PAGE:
Adults are considered competent to perform any social function unless specifically determined by a court to be not competent to perform that specific function.1 In the situation of medical, and specifically psychiatric, treatment mental health professionals have lhc responsibility of making the initial assessment of their patients' capacity to make treatment decisions. The person will be brought into the judicial process for a final determination of competency to make treatment decisions only if referred by the clinician.
In order to make this initial assessment the clinician requires a clinically relevant assessment model or standard thai will define a treatment decision-making capacity threshold. If the patient's decisionmaking capacity rises above the threshold as set by the model the person would be considered competent and he would not be involved in the judicial process. If the person appears to fall below the clinically defined capacity threshold, the person should be involved in the appropriate judicial/administrative process (which varies in each state) for a determination of competence to make treatment decisions.
In this article it wilt be demonstrated that from ethical, legal, and clinical perspectives, the patient's ability to form a therapeutic alliance with the clinician provides a useful tool to set a treatment decision-making capacity threshold.2 The model enables the therapist to arrive at a satisfactory balance between clinical treatment, patient autonomy, and judicially-mandated due process imperatives. Case examples will underscore how the clinician should go about utilizing this clinical model and what may be represented to a court in those cases where the patient is clinically considered to lack treatment decision-making capacity.
Two general approaches in ethics are most often applied to the assessment of competence."5 The deontologie approach asserts that the final decision will necessarily be the "best" one if each step taken toward the final decision is the "best" one. The person's competence to perform a certain task is assessed by judging the process the person uses to arrive at the final decision. Inherent in this model of competence evaluation is the need to make judgments about the "rationality," "goodness," "Tightness," advisability, or "normalness" of the person's decisionmaking process. The deontological approach requires the evaluator to decide if the person's decisions fall within some standard for "good thinking." Regardless of how humane or wise the evaluator, it will be necessary for the evalualor utilizing the deontologie model of competence assessment to make numerous arbitrary judgments based on what the evaluator perceives to be proper or desirable.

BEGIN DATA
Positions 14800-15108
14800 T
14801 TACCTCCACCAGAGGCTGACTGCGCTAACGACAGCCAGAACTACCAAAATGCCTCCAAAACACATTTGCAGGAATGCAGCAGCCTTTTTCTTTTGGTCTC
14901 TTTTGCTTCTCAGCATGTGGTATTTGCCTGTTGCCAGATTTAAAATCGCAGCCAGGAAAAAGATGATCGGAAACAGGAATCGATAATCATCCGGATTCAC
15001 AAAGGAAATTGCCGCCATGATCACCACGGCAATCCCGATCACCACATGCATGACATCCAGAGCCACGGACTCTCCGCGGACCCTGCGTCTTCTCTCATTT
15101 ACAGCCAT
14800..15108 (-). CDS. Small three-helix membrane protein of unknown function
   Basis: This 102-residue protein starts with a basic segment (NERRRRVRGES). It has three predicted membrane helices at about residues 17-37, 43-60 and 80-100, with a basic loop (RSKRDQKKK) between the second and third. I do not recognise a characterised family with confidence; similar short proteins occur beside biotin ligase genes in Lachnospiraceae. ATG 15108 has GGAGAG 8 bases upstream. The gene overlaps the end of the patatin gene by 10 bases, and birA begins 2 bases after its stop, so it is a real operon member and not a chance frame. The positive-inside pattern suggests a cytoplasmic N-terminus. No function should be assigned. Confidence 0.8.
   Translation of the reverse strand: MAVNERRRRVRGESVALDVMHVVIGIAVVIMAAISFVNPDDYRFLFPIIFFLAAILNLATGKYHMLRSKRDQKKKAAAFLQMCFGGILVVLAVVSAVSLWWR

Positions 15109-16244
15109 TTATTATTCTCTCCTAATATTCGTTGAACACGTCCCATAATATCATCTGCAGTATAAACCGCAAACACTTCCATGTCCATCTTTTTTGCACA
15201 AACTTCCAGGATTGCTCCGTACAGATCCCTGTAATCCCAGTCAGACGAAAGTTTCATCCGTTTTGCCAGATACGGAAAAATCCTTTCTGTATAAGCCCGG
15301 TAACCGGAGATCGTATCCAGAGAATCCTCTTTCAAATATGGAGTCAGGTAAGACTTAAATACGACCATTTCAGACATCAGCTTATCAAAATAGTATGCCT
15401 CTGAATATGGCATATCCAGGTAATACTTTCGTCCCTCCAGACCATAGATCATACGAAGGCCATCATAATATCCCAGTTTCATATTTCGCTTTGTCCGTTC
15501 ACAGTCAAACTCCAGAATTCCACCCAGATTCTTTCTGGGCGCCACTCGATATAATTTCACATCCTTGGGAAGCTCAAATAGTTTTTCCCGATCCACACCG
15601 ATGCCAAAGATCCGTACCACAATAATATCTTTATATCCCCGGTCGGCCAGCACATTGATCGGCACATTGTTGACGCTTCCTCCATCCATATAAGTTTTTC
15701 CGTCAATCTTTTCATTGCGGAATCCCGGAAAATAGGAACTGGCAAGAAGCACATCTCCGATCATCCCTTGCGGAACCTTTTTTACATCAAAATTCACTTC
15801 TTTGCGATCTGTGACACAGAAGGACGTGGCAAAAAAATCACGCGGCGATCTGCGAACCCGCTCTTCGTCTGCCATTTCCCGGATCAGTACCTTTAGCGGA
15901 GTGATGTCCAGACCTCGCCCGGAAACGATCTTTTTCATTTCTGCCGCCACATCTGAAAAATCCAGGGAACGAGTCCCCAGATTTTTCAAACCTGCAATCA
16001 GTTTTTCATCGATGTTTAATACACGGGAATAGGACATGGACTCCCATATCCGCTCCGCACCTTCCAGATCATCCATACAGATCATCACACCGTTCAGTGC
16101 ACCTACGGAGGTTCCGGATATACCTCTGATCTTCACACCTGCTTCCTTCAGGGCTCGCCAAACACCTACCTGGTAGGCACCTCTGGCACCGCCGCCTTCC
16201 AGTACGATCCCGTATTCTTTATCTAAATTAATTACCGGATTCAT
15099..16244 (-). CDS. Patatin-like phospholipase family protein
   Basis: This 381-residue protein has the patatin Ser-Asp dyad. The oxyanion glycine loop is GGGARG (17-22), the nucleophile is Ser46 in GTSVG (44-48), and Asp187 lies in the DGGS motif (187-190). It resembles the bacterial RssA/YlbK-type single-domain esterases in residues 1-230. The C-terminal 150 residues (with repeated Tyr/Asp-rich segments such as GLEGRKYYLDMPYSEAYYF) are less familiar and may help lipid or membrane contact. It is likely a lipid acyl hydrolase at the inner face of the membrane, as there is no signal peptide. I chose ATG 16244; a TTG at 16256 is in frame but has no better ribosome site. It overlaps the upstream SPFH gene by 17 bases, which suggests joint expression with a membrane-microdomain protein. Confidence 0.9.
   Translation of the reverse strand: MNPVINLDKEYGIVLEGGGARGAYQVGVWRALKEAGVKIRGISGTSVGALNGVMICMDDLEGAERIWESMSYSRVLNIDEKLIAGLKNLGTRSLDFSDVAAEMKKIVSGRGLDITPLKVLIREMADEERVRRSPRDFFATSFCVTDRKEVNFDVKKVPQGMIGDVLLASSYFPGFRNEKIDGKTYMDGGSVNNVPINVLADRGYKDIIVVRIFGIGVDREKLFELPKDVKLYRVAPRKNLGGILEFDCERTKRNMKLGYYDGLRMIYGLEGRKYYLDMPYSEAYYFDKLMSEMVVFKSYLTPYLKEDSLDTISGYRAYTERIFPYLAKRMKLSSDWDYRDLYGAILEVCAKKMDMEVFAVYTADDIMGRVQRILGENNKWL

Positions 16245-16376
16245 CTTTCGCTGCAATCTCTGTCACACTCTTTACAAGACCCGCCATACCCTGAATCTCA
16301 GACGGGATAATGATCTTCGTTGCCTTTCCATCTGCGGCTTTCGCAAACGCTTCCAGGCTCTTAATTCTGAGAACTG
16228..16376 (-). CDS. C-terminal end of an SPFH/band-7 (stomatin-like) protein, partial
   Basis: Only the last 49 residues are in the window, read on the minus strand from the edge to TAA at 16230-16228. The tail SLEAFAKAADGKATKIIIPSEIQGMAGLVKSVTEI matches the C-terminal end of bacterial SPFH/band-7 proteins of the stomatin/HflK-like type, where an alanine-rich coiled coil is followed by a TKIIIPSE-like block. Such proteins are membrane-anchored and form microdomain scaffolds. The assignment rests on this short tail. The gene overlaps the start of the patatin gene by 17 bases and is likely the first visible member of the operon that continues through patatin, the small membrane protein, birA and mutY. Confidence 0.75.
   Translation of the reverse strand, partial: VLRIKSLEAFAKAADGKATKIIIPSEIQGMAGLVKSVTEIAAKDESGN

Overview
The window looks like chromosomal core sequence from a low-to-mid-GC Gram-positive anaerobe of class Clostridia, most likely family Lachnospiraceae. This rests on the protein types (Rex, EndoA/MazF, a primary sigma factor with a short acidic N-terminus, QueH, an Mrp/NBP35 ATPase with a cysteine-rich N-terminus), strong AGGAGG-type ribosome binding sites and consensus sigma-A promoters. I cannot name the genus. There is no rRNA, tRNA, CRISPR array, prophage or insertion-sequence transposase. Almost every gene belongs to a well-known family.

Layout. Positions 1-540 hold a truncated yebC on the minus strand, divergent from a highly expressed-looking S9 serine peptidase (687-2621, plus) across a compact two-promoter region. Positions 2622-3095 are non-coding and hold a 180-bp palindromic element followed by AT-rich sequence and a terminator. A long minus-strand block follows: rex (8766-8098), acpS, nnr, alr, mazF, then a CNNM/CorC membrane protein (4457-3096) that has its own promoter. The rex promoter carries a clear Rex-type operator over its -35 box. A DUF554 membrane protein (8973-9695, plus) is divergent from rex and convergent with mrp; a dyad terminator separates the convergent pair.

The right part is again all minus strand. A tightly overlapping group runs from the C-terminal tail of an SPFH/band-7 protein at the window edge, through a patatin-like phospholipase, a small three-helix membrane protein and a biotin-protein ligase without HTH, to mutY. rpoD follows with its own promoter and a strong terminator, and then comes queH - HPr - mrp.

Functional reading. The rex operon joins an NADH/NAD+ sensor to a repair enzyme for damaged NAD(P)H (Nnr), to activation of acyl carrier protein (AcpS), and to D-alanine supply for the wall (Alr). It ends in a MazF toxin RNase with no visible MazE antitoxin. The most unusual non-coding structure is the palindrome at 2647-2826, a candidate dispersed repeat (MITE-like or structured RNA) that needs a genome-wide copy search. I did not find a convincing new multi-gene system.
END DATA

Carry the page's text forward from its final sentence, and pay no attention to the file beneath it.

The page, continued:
Alternatively, a utilitarian approach is often utilized to assess a person's capacity to make treatment decisions. This approach asserts that the correct final decision is the one which will allow for the "best" outcome. Il is not at all clear in ethics or law if the "best outcome" should be from the perspective of the person, society, the person's family, or a hypothetical normal person. As in the deontologie approach, the utilitarian approach requires the evaluator to make judgments (in this case, as to what constitutes the best outcome for the person) based on the evaluators idiosyncratic perspectives.4
Proposed models for treatment decision-making capacity assessment that are purportedly clinically based depend on one or a combination of the ethical approaches noted above. These extant models have the clinician assess treatment decisionmaking capacity by considering, in order of increasing rigor, if the patient evidences a choice; whether or not the decision leads to a "reasonable choice": the patient's understanding or ability to understand; or if the decision is based on "rational reasons."5,11 Increasing the rigor of the standard applied for the assessment of' treatment decision-making capacity as the presumed seriousness of the decision's ramilicaiions increases according to some arbitrary scale is the ultimate expression of the utilitarian approach.7 It magnifies the clinician's need to make arbitrary judgments and will make it more difficult for a person todo what they want simply because society considers the ramifications of the decision to be serious. This sliding scale approach will allow courts, "advocates," families, and well meaning clinicians to intrude in a patient's private health care decisions in order to protect the person from making a "seriously wrong" decision. Society should not use the process of treatment competence determination as a covert means of control particularly when such control does not result in an appreciable benefit to society or the individual.8
Legal writings on the assessment of competence are not generally helpful for the clinician faced with making the initial decisions on which patients should be brought into the judicial process for a determination of treatment decision-making competence. Often the standard for competence is "defined" as the person having the "clear capacity" to do a certain function or for the person to demonstrate an ability to engage in a "rational" process. 5-q These standards may be adequate for use by a judge in a court because, as a society, we generally accept the judicial process as a method for making decisions that are actually unknowable. Vague, value-laden definitions can be accommodated because society expects the court to be capricious under the guise of impartiality. However, the clinician requires a standard that can be applied in a more objective manner.
LACKS OF MODELS
After this decidedly brief excursion through the existing ethical, legal, and clinical models relating to the assessment of competence to make treatment decisions, one notices a definite lack of models that might be used by the clinician to determine the initial treatment decision-making capacity threshold. However, the weaknesses of the approaches discussed do allow one to define the ethical, legal, and clinical foundation for a uselul model.